With crowds and corporations now dominating the iconic LGBT parade, we veer off the beaten track to find the real heart of the party.

Now in its 45th year, the annual march is a no-holds-barred celebration of LGBT sexuality – but the corporate sponsorship is louder than ever. Here, we escape the crowds to find the real heart of the party.

This weekend, Pride took over the streets of London. The annual march, now in its 45th year, has become an almost integral part of the LGBT experience – with thousands of revellers across the capital taking to the streets to celebrate their sexuality.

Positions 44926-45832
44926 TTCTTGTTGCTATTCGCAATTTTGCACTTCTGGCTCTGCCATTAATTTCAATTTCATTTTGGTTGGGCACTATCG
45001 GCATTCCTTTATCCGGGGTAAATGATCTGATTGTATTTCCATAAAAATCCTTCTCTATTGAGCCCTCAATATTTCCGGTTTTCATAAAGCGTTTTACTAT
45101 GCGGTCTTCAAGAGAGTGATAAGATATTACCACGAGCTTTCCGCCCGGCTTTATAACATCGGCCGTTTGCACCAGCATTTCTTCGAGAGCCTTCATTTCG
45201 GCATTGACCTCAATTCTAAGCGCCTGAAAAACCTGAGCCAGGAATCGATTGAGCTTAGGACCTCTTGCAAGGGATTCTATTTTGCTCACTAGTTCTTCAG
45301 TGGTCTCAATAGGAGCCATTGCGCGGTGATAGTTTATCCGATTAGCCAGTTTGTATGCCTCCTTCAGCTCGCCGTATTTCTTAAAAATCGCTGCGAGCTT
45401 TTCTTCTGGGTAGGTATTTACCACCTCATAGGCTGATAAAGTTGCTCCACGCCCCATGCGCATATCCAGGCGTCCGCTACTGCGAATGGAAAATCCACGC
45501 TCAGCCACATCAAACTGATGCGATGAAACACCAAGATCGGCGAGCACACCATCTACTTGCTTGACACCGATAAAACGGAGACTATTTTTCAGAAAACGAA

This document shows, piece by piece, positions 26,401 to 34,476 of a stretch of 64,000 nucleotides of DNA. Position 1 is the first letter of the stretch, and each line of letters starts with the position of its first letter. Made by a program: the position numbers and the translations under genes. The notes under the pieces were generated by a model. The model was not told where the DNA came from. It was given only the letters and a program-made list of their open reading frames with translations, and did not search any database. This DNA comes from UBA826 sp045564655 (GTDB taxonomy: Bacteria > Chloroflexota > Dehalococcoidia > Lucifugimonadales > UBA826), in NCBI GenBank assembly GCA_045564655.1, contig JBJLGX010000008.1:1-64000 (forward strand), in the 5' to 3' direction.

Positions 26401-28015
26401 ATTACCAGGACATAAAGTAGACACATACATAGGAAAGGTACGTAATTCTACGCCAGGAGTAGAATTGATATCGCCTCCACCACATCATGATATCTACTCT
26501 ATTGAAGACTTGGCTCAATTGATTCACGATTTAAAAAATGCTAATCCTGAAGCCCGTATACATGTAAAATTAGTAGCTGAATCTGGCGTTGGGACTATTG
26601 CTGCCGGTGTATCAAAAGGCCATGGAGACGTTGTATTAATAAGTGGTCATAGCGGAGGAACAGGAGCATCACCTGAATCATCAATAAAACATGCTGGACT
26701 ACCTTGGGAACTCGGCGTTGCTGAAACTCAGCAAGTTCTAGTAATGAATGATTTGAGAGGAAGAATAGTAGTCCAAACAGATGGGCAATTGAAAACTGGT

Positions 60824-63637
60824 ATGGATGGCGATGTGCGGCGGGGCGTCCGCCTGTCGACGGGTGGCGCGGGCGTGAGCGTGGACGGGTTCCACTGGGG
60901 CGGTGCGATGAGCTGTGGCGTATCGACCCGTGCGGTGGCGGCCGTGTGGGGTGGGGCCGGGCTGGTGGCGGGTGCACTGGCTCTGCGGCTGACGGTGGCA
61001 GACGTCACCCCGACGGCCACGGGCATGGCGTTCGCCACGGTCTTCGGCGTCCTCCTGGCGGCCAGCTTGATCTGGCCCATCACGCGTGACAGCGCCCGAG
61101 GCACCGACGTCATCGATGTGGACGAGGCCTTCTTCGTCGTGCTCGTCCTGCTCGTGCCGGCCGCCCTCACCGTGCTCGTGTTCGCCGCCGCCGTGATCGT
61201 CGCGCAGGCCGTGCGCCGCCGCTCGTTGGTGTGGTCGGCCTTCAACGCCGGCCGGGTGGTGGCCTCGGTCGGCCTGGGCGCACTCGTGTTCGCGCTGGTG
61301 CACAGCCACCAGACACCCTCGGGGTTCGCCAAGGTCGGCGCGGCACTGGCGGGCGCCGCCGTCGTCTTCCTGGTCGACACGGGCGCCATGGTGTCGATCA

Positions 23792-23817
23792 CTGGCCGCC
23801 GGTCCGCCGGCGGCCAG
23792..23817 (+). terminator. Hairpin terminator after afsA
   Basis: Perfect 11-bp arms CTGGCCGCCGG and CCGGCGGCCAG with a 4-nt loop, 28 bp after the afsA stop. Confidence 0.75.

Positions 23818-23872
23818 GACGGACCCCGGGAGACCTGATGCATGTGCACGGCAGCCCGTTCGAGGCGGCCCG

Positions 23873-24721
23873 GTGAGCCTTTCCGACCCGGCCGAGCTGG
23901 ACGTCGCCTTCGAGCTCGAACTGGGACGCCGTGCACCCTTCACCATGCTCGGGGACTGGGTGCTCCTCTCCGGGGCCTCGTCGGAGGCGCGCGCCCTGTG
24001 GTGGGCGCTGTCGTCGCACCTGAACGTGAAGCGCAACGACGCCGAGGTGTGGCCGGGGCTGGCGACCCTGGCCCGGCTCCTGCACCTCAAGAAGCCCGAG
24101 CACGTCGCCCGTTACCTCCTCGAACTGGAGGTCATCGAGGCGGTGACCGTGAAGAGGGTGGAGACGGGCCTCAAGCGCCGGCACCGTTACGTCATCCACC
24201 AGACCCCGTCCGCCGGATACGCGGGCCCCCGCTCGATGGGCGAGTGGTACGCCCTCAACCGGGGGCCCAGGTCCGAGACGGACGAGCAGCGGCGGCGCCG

Unfortunately, in recent years, the creeping commercialisation of the parade has become harder to ignore. Now, the big brands at Pride are loud, prominent, and unavoidable: emblazoning themselves across double-decker buses (HSBC), cock-shaped rainbow flags (Nandos), and even hosting their own parade floats (Tesco). While this may not necessarily be a bad thing – it’s better to show support than not, after all – the mass corporate sponsorship has left many mourning over a loss of soul and authenticity at the parade.

Here, photographer Theo McInnes veers away from the crowds and corporations and into the side streets, in an attempt to find the real heart of the party.

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